Full Color Printing
Cover design is such an art today that as a publisher you probably don’t need to understand much of the process. Your designer should be as comfortable at the end of a press as in front of their Mac.
Offset printing requires a printing plate for each color. A 2 color press can print 2 colors each time a sheet goes through it. Most covers today are printed 4 color process, which is generally considered full color. The four inks used to print full color are Cyan, Magenta, Yellow and Black (aka CMYK color).
Unfortunately your cover was designed on a computer whose monitor reproduces color as Red, Green, and Blue (also known as RGB color).
The only reason this matters is that the RGB colors transmitted through your monitor can’t be duplicated by the reflective colors of CMYK.
Your designer should be aware of which colors simply don’t translate on press.
For your part, most monitors and design programs allow the user to calibrate their monitor so that the designer, the publisher and the printer are all looking at the same colors on their monitor. Ask your designer what to set your monitor at (for instance “sRGB Color Profile”).
If you want your 6 color Epson inkjet to accurately proof the cover, buy the really expensive printer that can be calibrated. If it can’t be calibrated don’t waste paper printing it out unless you’re checking the spelling or the spine width.
Many very good designers still use “flat colors” to design covers. Flat colors are colors that are mixed on the press bench, put in the ink fountain and printed. Process printing relies on building color layer by layer, flat colors are laid down one time through the press.
Flat colors are universally specified by the Pantone Matching System (PMS), usually with a number like PMS 320 (a blue) or Rhodamine Red (usually a pigment mixed with other colors). Every printer in the world has a PMS Color Guide that has the mixing formula in it and ensured that the color swatch your designer showed you is the same color that the pressman is mixing to match.
Your designer probably has a color guide to share, but if not they aren’t incredibly expensive: around $100. By the way, the letter in front of the PMS number is either “C” for a sample shown on coated paper or “U” for a sample shown on uncoated paper. Your printer doesn’t need those letters to mix your ink, but if they’re printing your cover on a coated paper and you (or your designer gave a “U*****”, a savvy rep may call you to point out that there’s no way to match the look of the number you specified unless you want to reconsider the cover paper you wanted.
Also available as flat colors are fluorescent and metallic inks. Since the printer can’t mix these they are bought by the can and used on press that way. Many publishers have tried for unusual effects by using these special inks on non-coated cover stock. You really won’t get much bang for your buck doing this. The PMS book doesn’t even bother to show chip samples of them on uncoated stock. To really get the full effect of these inks they need to be printed on a coated paper.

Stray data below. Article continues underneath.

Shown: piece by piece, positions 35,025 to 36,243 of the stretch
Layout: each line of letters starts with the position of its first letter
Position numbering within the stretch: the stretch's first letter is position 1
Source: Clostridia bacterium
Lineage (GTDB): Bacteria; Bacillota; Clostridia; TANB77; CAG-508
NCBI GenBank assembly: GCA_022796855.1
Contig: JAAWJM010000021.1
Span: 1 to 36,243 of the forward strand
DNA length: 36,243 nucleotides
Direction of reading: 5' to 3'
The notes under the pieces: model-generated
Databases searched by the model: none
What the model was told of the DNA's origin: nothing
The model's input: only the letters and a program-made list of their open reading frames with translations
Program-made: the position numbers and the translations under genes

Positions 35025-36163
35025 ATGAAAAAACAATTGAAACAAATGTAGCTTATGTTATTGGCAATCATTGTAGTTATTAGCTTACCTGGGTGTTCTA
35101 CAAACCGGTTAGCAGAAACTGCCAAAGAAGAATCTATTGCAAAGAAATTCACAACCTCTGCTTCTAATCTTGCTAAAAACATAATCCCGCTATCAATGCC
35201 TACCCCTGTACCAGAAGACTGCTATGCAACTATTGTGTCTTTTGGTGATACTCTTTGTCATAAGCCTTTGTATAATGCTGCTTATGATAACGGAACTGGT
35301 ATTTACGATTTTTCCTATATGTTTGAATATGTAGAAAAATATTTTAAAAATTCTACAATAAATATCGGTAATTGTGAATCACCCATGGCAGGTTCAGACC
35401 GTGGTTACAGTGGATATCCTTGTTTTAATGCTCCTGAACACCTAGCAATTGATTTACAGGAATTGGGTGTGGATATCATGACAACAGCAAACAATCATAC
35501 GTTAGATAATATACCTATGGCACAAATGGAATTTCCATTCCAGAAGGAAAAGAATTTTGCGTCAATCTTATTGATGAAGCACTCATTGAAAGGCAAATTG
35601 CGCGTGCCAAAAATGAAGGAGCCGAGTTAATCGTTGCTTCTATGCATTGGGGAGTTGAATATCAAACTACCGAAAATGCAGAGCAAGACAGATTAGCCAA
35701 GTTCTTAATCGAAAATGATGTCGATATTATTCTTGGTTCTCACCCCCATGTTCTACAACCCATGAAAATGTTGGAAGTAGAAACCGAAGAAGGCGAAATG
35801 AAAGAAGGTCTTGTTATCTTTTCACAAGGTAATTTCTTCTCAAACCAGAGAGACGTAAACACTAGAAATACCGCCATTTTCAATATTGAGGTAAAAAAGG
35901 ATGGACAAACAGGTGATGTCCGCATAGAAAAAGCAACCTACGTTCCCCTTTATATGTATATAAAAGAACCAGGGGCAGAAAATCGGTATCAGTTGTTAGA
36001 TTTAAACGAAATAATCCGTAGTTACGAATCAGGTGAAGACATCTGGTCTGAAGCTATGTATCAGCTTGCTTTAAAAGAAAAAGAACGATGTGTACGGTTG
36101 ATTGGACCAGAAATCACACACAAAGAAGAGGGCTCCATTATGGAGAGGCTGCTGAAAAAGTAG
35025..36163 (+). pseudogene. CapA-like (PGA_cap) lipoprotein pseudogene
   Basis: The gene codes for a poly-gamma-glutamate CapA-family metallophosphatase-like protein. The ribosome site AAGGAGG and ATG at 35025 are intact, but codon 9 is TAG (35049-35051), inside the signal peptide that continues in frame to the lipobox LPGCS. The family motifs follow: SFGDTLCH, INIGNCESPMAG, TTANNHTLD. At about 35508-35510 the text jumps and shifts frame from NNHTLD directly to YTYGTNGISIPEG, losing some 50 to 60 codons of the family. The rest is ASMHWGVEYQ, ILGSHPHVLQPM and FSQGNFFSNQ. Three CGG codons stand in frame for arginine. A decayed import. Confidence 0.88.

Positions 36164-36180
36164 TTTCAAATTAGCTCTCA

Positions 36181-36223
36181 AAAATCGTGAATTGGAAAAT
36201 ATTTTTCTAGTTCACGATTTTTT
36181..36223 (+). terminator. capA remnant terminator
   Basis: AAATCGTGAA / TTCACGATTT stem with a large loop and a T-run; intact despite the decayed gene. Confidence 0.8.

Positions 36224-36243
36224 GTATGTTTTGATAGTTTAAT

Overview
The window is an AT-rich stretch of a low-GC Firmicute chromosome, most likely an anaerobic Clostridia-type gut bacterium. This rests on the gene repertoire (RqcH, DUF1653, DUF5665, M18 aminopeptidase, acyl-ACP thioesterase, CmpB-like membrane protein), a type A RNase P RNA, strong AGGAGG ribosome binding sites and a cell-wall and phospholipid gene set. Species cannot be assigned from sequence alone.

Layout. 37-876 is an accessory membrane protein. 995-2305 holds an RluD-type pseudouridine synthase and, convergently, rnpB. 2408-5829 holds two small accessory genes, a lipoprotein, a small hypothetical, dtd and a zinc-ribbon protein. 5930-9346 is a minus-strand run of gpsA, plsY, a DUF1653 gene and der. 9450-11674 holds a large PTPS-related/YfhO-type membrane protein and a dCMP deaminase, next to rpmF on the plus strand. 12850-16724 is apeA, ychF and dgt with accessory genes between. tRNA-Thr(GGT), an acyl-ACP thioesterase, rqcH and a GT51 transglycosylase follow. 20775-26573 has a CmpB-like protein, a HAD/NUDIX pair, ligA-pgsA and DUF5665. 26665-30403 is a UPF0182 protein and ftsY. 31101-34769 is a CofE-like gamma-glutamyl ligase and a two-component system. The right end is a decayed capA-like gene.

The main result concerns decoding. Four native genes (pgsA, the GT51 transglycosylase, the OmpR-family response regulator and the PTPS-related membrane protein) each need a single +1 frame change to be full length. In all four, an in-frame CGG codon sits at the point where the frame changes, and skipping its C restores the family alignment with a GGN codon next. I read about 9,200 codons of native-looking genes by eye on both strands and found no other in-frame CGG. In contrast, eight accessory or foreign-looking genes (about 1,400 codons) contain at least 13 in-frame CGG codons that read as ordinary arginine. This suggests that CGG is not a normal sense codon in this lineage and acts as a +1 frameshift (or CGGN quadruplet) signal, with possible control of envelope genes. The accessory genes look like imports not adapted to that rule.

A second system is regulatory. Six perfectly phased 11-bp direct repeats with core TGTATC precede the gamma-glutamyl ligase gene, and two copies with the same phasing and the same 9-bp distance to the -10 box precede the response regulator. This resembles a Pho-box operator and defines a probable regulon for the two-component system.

Proof, Proof, Proof
The key to having the cover you want is to proof, proof, proof. Don’t cut your time short while proofing. Never look at a proof and just approve it without spending some time just looking at it. Sure, check the spelling, make sure your tiny logo is somewhat recognizable on the spine, the ISBN number and price are clear and readable, and the colors appear just as you expected.
Your first proof will be generated by your designer. Your designer shouldn’t have a lot of ego invested at this point so an honest discussion about what works for you and what doesn’t is in order. This is the time to ask a lot of questions because the adjustments are relatively inexpensive at this point. If the sky is the wrong blue or the type isn’t similar to the font you envisioned, fix it now.
When your files are submitted to the printer, not much generally happens until the final approved proof from your designer arrives. Why? Because if there are any loose ends, spine adjustment, bleeds to build, etc. their cover artist needs to know exactly what you’re expecting. Even then most printers won’t proceed until they generate a final proof for their pressman to use.
Again, a quick glance won’t shortchanges the value of the proof and the inspection it deserves. If you have any doubts involve the designer. “Why is this like this?” isn’t a dumb question, especially if your designer doesn’t know either.
Your cover proof will usually be a Matchprint or Chromalin. Both are very accurate for CMYK printing. The Chromalin offers the option of adding a flat color to the proofing process but at some expense.
If you made radical changes to your printer’s proof, they may insist on another round of proofing. I know I would. Proofing is not the time to worry about schedule because the cover sells a lot of books and meeting a small deadline may mean living with a problematic cover that you’re unhappy with.
Remember your approved printer’s proof is the ONLY proof the pressman trusts, the only one he tries to match on press.